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Troublesome Privacy Measures: using TPMs to protect users

Trusted Platform Modules (or TPMs) are small cryptographic chips frequently found integrated in mobile devices. When they first appeared in the early 2000s we were worried that they'd be used to restrict what users could do with their computers. For a variety of reasons, that didn't happen, and since then TPMs have mostly sat unused.

But now we face a new era, one where threats to user freedom are of a more chilling nature. Modern malware is capable of attacking lower levels of a system, making it difficult for a user to determine whether their computer can be trusted to behave in their best interests. New threats require new countermeasures, and TPMs may be part of the solution.

This presentation will cover the use of TPMs as part of a boot security process that makes it easier for users to verify that their system hasn't been compromised. It will explain what TPMs actually are, what they can be realistically used for and how the devices that we once feared for their impact on user freedom may be one of the best ways we currently have to defend it.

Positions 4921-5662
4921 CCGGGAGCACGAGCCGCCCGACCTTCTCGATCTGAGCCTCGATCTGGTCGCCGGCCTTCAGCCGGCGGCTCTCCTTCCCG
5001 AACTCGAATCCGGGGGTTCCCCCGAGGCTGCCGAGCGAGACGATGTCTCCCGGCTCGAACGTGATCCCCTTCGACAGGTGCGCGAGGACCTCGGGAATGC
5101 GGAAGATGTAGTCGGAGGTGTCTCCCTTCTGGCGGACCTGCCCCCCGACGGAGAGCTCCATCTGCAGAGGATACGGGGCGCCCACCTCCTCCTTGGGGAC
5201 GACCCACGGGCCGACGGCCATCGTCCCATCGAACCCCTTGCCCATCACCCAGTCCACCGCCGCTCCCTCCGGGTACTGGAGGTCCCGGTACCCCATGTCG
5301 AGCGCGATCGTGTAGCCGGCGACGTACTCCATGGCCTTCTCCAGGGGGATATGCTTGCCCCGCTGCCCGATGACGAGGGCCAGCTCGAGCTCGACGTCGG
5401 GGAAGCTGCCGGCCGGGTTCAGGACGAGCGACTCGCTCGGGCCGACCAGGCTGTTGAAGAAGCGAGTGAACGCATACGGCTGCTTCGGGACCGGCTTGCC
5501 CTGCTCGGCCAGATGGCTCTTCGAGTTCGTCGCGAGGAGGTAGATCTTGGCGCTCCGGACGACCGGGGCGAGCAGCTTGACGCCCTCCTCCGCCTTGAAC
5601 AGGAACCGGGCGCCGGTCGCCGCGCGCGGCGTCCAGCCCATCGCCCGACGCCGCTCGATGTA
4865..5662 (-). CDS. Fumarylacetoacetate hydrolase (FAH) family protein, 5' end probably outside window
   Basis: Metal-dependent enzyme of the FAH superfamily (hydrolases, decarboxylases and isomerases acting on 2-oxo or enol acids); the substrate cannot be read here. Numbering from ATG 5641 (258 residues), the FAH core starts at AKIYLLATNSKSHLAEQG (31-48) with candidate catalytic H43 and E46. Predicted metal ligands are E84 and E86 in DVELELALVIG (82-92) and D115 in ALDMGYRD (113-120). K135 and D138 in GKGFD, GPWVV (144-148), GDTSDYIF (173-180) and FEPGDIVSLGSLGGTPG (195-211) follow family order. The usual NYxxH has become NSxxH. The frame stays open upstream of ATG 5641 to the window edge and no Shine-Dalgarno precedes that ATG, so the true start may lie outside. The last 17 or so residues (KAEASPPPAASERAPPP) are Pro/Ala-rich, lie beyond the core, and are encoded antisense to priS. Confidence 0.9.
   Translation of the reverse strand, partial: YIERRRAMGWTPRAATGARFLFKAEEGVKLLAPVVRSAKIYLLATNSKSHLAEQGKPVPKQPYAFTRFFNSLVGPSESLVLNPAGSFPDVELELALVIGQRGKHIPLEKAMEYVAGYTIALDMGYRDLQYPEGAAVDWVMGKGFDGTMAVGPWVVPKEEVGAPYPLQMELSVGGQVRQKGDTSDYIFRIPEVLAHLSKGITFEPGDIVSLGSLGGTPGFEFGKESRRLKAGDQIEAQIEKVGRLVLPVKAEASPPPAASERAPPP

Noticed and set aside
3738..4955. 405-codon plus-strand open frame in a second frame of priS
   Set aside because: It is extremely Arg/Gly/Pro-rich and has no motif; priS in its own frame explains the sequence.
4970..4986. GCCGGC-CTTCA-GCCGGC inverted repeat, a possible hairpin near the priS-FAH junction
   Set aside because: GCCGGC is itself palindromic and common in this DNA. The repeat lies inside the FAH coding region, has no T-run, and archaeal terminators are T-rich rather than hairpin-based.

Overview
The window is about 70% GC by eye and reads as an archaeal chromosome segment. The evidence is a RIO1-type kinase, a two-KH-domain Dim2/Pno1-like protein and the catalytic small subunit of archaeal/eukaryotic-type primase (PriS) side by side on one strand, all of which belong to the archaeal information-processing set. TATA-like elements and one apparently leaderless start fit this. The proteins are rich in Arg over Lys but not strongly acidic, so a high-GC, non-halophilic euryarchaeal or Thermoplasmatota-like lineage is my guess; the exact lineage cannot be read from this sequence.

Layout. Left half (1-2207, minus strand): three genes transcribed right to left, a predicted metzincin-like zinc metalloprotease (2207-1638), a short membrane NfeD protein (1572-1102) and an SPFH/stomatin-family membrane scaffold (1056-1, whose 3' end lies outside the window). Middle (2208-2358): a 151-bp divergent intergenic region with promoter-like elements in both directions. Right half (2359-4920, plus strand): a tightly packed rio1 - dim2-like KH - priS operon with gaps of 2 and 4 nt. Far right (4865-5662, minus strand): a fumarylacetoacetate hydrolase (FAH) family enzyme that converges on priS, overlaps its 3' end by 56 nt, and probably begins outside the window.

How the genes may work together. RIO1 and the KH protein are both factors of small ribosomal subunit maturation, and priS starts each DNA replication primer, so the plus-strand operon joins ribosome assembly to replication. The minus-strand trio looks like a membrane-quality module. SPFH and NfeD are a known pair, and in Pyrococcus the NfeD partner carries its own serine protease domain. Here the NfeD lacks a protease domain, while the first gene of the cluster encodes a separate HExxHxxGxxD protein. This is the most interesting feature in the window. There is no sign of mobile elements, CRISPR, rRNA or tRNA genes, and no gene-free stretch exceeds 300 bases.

Matthew Garrett

Matthew Garrett is a security and kernel developer at CoreOS, helping build a secure container runtime environment. He has an extensive background in low-level security features, including UEFI Secure Boot, and has reverse engineered devices ranging from laptops to fruitflies.

Geelong 2016


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